IMDb is continuing to demand the “Jane Doe” actress who is suing them for revealing her age step up and reveal her true identity. For now, the anonymous actress says she’s sticking to her alias for fear of retaliation; retaliation from the public for launching a $1 million suit many have ridiculed and retaliation from casting directors hesitant to hire a 40-year-old actress for a starring role. While the Screen Actors Guild came to her defense last week, claiming her casting fears are legitimate, IMDb won’t back down. Lawyers for the internet movie database responded, calling her fear of retaliation unreasonable, and demanding, yet again, that she stop hiding behind her alias. Yet, are these demands a scare tactic used to pressure the actress into dropping the suit altogether? I think so.
When requesting the court allow the actress to remain anonymous, her attorneys pointed to more than 750 news articles about the lawsuit, specifically 22 pages of harmful statements directed at the actress, to prove that revealing herself could lead to retaliation. Yet IMDb says while the comments are unflattering, they don’t believe the comments are harmful. According to The Hollywood Reporter, the company told the court, “While Plaintiff alleges that so-called ‘harmful messages regarding the lawsuit’ would ‘worsen’ if her identity is revealed, she provides no evidence that the comments would escalate into anything beyond what they are — off-hand chatter on the Internet,” adding, “If these comments bother Plaintiff, she need not read them.”
However, a major decision in casting roles is the stars “likability” factor. Are they popular among the public? Can they drive the box office? Julia Roberts is a great actress, but a major reason why she’s hired is because she’s America’s Sweetheart. Reese Witherspoon, great actress, also extremely lovable and adored by fans. Adam Sandler, his latest movies get ripped by reviews, but he continues to draw big audiences because people like him.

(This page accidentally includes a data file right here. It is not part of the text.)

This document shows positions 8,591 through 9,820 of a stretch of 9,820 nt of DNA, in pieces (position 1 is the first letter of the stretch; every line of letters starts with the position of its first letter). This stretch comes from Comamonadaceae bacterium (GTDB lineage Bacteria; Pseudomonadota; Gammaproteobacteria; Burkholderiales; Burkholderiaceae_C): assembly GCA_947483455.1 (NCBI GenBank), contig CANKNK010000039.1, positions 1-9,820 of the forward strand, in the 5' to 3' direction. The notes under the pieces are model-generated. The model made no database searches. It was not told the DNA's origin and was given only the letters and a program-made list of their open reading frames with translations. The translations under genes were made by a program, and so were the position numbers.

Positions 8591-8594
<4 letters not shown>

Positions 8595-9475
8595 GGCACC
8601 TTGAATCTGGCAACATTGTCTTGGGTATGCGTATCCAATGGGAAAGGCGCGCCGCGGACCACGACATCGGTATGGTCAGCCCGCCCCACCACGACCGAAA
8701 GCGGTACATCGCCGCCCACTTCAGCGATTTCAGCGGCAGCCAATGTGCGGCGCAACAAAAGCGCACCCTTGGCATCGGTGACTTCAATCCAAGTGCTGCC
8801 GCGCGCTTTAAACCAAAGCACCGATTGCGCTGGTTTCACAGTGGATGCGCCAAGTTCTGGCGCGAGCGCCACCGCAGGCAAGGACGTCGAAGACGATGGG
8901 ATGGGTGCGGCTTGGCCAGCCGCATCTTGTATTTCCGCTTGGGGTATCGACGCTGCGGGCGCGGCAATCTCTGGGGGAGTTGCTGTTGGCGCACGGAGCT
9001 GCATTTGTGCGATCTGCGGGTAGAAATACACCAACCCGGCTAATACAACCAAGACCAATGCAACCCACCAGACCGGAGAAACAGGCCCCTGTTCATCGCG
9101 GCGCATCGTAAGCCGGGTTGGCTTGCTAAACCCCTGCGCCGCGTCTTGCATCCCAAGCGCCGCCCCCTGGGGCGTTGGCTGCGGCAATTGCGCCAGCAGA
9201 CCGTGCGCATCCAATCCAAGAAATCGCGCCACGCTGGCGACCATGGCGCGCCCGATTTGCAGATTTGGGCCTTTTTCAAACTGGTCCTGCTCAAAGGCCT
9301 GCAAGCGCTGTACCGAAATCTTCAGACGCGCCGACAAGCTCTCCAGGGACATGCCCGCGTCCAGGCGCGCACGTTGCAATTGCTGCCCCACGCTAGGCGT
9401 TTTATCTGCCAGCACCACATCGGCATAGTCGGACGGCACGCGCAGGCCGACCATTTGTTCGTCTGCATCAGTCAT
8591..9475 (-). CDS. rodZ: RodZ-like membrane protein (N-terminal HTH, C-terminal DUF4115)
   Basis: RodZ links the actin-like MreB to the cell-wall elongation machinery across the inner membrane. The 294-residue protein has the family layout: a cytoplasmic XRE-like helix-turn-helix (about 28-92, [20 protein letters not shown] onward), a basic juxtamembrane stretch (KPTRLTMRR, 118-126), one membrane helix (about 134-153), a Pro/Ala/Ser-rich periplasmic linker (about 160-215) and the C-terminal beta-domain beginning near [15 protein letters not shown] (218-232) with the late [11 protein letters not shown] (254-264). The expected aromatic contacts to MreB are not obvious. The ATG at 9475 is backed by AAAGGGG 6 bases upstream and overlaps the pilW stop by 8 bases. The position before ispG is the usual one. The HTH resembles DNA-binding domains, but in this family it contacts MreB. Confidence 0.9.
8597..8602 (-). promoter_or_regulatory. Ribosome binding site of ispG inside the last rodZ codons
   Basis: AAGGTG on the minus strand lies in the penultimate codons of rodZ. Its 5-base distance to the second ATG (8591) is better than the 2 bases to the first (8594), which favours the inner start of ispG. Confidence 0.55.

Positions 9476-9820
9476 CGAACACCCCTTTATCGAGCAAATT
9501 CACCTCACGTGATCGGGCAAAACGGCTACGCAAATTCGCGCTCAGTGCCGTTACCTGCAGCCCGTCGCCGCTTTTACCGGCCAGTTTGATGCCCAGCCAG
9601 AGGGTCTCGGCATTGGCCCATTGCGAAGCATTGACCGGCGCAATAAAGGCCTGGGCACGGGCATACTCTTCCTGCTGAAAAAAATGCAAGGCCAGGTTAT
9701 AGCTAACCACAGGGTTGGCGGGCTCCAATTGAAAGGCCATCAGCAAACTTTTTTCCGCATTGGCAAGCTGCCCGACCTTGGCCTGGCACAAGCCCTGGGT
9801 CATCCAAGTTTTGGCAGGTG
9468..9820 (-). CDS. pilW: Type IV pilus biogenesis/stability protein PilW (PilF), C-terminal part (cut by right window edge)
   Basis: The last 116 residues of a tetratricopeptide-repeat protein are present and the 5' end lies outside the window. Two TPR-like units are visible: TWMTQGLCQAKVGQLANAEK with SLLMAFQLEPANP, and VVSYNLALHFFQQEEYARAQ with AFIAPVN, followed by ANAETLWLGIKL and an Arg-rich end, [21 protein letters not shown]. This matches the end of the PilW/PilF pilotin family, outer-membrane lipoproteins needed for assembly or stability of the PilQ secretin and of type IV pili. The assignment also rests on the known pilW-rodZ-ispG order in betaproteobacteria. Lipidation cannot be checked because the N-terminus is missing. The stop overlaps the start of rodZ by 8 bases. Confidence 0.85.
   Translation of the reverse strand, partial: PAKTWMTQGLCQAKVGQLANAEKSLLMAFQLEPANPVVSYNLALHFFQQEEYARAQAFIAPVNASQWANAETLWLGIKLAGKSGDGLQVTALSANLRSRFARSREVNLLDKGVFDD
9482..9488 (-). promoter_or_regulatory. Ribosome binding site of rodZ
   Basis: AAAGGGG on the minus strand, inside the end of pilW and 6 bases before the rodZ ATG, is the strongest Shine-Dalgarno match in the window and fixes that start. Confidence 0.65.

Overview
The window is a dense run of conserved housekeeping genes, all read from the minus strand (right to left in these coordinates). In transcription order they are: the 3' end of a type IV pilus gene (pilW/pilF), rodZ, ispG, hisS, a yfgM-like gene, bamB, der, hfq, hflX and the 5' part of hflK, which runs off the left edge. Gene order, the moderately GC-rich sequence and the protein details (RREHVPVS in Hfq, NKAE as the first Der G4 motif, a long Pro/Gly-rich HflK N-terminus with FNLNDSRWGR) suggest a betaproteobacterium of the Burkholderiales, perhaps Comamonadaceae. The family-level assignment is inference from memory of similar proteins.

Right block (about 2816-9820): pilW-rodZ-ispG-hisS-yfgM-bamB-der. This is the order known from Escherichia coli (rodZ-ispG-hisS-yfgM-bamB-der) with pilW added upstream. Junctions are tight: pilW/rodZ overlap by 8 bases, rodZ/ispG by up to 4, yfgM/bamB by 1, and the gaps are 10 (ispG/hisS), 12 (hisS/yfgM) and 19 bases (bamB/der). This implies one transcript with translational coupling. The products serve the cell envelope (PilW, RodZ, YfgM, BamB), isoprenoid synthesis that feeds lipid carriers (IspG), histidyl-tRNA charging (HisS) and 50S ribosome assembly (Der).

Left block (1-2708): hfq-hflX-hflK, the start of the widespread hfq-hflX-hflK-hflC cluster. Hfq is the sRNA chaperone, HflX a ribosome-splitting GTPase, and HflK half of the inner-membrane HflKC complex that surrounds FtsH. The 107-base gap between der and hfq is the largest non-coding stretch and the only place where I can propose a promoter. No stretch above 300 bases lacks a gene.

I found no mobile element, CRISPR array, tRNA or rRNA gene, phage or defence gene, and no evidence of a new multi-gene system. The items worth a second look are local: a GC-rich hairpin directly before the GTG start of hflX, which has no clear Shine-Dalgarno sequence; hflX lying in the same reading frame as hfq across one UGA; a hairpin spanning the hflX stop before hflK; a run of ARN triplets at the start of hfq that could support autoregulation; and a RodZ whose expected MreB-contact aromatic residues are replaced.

While the old adage goes “any publicity is good publicity,” we’ve seen time and time again major stars unable to find their footing after some bad press. Winona Ryder was at the top of her game before she was caught shoplifting at Saks in 2001. In the ten years since the incident, she’s struggled to get back to her pre-scandal fame. Anne Heche had come off a string of hit movies when she was found wandering near Fresno, half-clothed, calling herself Celestia, the sister of Jesus in 2000. In the decade since the bizarre incident, she is slowly creating a niche for herself on the small screen, but has failed to find success in theaters.
If the actress reveals herself, it will make headline news and she will immediately come to be known as the star who sued IMDb. When you hear her name, you’ll think of her as the star who lied about her age. Suddenly, her body of work in Hollywood will become only secondary in the public’s mind. IMDb is well aware of this sad truth, and I don’t think they are calling on her to reveal herself for the sake of fairness, I think it’s a scare tactic to get her to back down.